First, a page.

Find inspiration at the edge of Launceston's City Park, where five galleries of exquisitely designed furniture and crafts at Design Tasmania showcase the island’s creative talent. The wood collection featuring native Tasmanian timbers is a highlight. The Queen Victoria Museum and Art Gallery, the nation’s largest regional museum, holds important collections of art, history and natural sciences, and oversees a packed program of permanent and temporary exhibitions.
What’s the difference between river rafting and sledding? "Being in a raft is like being in an armchair, but on a sled you're only centimetres from the river,” says Meander Wilderness Experiences owner Daniel Wickham. Navigate boulders and drift into gentle rapids on the Meander River. Lie back and watch the bush float past, then glide into a rapid and hold on.
"Being in a raft is like being in an armchair, but on a sled you're only centimetres from the river.” Daniel Wickham, Meander Wilderness Experiences
Eat and drink
Launceston does a fine line in seasonal regional dining, led by the likes of provenance pioneer Stillwater, best-in-show Black Cow Bistro, Cataract on Paterson and Geronimo Aperitivo Bar and Restaurant. They've been joined by Rupert & Hound serving sustainable seafood at the water's edge in Seaport, and Apricus with family-friendly dining among the farm animals.
Hand-picked Tasmanian, Australian and international wines make the list at wine bar Havilah, teamed with a sustainable-produce menu featuring charcuterie and cheese. On Sundays the wine bar transforms into a cellar door for Two Tonne Tasmania and Havilah wines, made by bar owner and Tamar winemaker Ricky Evans. By contrast, intimate Bar Two features a menu of wines and produce sourced entirely from Tasmania.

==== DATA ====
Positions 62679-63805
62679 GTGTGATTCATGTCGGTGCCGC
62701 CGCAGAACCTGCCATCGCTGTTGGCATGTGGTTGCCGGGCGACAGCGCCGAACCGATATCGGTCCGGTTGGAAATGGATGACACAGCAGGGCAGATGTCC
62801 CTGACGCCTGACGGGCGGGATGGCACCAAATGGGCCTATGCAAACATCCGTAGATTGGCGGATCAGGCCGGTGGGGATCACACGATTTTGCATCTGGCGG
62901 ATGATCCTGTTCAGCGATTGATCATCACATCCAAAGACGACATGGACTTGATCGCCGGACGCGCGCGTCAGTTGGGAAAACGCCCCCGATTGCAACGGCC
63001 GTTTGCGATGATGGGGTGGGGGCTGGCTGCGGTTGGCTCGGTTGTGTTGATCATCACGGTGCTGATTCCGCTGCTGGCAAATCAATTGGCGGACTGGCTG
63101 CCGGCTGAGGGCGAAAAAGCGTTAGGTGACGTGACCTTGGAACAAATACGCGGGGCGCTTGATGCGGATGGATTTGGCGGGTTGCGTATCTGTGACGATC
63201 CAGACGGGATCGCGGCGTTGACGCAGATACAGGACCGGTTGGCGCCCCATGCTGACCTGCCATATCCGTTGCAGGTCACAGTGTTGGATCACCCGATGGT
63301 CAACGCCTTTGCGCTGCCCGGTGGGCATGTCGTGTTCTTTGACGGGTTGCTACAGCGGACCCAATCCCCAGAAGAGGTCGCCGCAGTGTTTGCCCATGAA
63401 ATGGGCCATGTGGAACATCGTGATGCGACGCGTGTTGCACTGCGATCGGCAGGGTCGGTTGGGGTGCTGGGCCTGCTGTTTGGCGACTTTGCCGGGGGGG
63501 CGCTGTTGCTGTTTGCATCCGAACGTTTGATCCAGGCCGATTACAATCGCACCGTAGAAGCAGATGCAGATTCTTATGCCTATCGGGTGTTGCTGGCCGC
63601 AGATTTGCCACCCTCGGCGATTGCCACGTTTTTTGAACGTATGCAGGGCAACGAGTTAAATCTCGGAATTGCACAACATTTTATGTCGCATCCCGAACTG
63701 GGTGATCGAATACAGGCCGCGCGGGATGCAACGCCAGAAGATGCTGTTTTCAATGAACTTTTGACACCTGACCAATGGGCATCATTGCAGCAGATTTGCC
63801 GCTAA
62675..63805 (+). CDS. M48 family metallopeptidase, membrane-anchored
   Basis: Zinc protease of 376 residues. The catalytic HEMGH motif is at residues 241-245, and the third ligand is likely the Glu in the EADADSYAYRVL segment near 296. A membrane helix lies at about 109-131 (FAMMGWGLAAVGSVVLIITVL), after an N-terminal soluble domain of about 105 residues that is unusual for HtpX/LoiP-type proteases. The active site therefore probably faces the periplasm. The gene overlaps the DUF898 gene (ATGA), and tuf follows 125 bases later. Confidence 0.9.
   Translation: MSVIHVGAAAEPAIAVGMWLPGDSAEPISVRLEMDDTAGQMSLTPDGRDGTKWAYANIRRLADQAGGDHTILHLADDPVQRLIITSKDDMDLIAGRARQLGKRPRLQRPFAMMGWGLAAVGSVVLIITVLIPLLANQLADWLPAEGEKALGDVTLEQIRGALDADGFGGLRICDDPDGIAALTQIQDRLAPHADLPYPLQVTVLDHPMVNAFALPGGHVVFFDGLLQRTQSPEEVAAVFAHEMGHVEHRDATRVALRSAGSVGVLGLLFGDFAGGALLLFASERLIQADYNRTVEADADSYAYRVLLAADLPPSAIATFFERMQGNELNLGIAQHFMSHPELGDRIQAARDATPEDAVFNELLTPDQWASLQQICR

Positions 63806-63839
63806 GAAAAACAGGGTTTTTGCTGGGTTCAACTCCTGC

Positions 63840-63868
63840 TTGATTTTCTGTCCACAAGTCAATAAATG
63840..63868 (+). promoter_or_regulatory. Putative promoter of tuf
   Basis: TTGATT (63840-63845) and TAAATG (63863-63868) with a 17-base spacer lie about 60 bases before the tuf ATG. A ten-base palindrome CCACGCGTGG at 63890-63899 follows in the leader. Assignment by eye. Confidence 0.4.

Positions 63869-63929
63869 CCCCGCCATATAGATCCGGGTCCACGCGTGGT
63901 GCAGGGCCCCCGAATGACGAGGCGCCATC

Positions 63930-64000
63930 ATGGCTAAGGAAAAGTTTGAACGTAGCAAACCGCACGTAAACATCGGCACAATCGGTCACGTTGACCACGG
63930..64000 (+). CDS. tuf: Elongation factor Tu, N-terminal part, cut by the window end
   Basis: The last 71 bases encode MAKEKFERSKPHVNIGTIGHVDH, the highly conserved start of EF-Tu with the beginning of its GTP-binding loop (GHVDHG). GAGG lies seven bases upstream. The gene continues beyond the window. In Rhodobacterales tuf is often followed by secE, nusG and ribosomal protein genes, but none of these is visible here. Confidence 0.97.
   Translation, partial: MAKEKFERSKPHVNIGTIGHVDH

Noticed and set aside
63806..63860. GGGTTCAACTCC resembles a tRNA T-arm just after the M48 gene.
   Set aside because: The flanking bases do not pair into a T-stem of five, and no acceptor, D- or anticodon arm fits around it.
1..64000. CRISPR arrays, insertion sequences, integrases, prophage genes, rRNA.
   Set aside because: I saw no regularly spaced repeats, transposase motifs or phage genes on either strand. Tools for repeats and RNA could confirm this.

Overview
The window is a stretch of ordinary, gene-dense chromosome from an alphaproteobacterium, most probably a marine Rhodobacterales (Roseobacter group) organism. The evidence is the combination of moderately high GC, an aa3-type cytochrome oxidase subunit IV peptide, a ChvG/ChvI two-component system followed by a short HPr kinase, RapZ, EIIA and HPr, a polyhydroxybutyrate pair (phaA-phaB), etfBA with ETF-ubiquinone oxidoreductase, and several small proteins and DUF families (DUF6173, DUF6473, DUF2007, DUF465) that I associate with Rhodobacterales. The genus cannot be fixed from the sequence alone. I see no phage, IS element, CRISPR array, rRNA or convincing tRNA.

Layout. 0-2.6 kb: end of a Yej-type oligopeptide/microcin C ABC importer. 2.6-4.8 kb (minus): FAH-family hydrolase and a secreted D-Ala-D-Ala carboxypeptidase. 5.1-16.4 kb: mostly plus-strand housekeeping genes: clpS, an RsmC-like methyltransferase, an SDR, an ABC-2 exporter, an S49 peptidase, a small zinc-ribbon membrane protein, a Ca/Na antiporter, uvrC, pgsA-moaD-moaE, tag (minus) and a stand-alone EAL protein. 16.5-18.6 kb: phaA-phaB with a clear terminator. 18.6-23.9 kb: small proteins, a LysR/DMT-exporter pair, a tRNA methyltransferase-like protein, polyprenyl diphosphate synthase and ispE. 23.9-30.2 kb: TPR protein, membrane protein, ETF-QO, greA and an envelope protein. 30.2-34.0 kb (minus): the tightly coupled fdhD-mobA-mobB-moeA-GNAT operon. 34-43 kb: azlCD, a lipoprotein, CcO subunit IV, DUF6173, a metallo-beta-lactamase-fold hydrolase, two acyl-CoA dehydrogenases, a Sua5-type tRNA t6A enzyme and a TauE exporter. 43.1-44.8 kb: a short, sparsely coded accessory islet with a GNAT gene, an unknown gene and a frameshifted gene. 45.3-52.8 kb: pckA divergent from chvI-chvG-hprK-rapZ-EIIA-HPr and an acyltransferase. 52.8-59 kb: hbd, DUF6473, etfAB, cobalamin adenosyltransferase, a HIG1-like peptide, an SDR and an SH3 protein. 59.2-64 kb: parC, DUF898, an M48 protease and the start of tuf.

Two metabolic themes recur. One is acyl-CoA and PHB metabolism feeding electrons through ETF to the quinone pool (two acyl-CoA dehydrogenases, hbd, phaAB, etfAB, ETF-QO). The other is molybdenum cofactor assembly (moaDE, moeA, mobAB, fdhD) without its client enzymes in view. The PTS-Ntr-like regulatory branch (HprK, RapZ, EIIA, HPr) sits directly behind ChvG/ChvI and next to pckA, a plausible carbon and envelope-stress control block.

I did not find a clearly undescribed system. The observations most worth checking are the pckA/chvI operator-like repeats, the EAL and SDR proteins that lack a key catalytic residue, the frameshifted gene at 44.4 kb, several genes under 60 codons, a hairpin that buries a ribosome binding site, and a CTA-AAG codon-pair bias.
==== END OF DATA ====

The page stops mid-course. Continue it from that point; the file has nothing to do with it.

Launceston’s craft-beer pioneer Saint John Craft Beer continues to pour up to 14 beers on tap and more than 170 bottled beers. Nostalgia is on high rotation at the city's new Arcade Bar, where the '80s theme runs to arcade games, including an original 1978 Space Invaders machine, and a bar made from cassette tapes.
The north's thriving food and wine scene extends well beyond Launceston. There's modern dining in World Heritage-listed surrounds at Homage Restaurant at Woolmers Estate. Eat among the vines at Timbre, at Velo Wines, or at Josef Chromy Wines' highly regarded restaurant. Or order a picnic pack on weekends to enjoy in the vineyard’s gardens. BYO rug.
Hotel Verge Launceston
An industrial luxe ambience created by local architect Cumulus Studio in brick, glass, timber and concrete echoes the precinct's early industrial heritage. The 86-room Hotel Verge is next door to Launceston’s community Harvest Market, open on Saturdays, and local produce dominates menus at the hotel’s restaurant, Diverge.
River Cabins Derby
A home away from home never feels better than after a day of mountain biking. Three Scandi-inspired, light-filled cabins overlooking the Ringarooma River and close to Derby's mountain bike trails have high ceilings, well-equipped kitchens and deckside barbecues (and bike storage and cleaning space, of course). The two lofts are great for couples, and the two-bedroom Ringarooma has a fire pit for post-ride decompression.
The Granary, Cressy
In a peaceful setting near the village of Cressy, this convict-built stone Granary has been transformed into stylish self-contained accommodation sleeping up to six. Pick fruit from the orchard, and stroll the formal and cottage gardens flanked by oaks and a hazelnut grove. "We're in the most spectacular position," says owner Fiona Moses. "Whichever angle you look from The Granary, there's the most beautiful view, whether it be mountains or the river."
Low Head Beach House
Sand-dune minimalism is a thing at Low Head Beach House, where floor-to-ceiling windows frame uninterrupted views of Lagoon Beach and historic Low Head Pilot Station at the mouth of the Tamar River. Pre-order produce, including local seafood and Tamar Valley wines, or request a take-over by a private chef. The house sleeps six in three ensuite king bedrooms.
Stillwater Seven, Launceston
Settle into one of seven stylish rooms at Stillwater Seven, with the bonus proximity of destination restaurant Stillwater downstairs. River views, massive old beams and local design work dominate the rooms, set in a restored 1830s flour mill. Wake to the prospect of good coffee and textbook eggs Benedict just a few steps away.